What are ETFs?

ETF means “Exchange-traded fund” and they pool securities to give better access and coverage on different products to invest in.

ETF acts like a stock that you can buy and sell whenever you want. The difference is that when you buy 1 share of ETF you can invest in hundreds of companies all at once. Depends on the ETF and how many securities are in it.

Let’s take for example (IDVY) iShares Euro Dividend UCITS ETF. This ETF follows 30 companies with the biggest dividend yield in Eurozone. That means instead of spending time finding the best dividend payers in the EU you can simply buy this ETF and invest in the top 30 Euro dividend payers with one transaction. Or let’s say you want to invest in Chinese companies but finding the right ones can be difficult and risky. In order to cover a bigger part of the market and lower the risk, you can choose (FXC) iShares China Large Cap UCITS ETF and invest all of the biggest Chinese companies at once.

ETFs work best when you want to invest in a certain segment without doing too much legwork yourself. There are over 8500 different ETFs in the world to pick from. Segregated by themes or sectors or market cap or regions or any other aspect. ETFs are a good groundwork to build your investment portfolio on. They require less attention and compared to single stocks, ETFS are considered “safer“ investments. If you buy 1 stock and that stock falls then your investments are in red, but if you buy an ETF and one stock falls then there are other stocks that can move up during the same time period – therefore your risk is lower and success is not depending on one stock but rather on the segment.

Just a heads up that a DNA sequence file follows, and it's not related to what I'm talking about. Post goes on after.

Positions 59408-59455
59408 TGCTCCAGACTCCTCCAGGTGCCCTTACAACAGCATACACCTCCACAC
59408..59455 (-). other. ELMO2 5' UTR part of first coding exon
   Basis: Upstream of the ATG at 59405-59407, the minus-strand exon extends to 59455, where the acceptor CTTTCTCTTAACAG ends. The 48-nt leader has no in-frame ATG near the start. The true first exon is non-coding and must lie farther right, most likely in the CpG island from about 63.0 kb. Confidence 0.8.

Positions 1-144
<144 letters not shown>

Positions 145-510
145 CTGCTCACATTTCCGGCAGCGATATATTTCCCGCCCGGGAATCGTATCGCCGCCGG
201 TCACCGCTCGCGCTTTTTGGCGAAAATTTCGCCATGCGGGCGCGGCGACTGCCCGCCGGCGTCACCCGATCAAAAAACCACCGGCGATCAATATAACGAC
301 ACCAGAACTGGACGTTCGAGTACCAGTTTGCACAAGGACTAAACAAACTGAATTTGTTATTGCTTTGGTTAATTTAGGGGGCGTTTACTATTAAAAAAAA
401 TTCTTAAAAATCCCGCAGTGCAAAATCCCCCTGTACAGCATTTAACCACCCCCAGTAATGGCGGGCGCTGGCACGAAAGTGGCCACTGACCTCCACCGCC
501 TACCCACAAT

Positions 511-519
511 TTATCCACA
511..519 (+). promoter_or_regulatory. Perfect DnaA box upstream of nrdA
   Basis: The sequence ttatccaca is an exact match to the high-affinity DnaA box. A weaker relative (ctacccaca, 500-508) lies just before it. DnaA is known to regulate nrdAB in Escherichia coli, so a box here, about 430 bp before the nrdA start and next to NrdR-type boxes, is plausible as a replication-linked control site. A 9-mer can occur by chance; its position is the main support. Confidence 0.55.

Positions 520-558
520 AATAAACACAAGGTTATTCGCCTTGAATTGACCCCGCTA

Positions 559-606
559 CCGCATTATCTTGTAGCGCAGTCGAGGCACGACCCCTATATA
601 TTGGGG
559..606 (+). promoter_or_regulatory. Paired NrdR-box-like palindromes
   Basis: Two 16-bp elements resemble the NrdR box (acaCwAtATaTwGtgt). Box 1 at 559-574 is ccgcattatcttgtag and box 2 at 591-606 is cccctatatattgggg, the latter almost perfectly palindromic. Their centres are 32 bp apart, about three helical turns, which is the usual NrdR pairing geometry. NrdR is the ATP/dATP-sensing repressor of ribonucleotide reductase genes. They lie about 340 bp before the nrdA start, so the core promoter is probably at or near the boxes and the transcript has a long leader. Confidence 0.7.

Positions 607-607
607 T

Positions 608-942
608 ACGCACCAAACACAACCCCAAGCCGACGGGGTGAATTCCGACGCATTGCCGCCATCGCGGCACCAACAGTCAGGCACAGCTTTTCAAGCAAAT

Pros and cons of ETFs

Like any other financial product, there are certain advantages and disadvantages to ETFs. Let’s bring out the most important ones.


  •  ETFs, give you access to a wide selection of securities across all sectors. Quite often there might be companies included that you would never find by yourself.
  • ETFs have usually a very low expense ratio and fewer broker commissions.
  • With ETFs, you diversify your portfolio and therefore lower the overall risk
  • There are quite targeted ETFs that let you invest into very narrow and certain sector.


  • Some ETFs are actively managed which means they might have higher fees
  • It’s easy to choose very narrow ETFs and miss out on the portfolio diversification. Risk level stays high in that case.
  • Even though you can buy and sell ETFs just like stocks, low liquidity might slow down transactions. Investors buy ETFs with long time horizon and don’t want to sell them without a very good reason.

Fun fact: The very first ETF was SPDR S&P 500 ETF (SPY) which tracks SP500 index and allows you to invest in to 500 biggest companies in the US.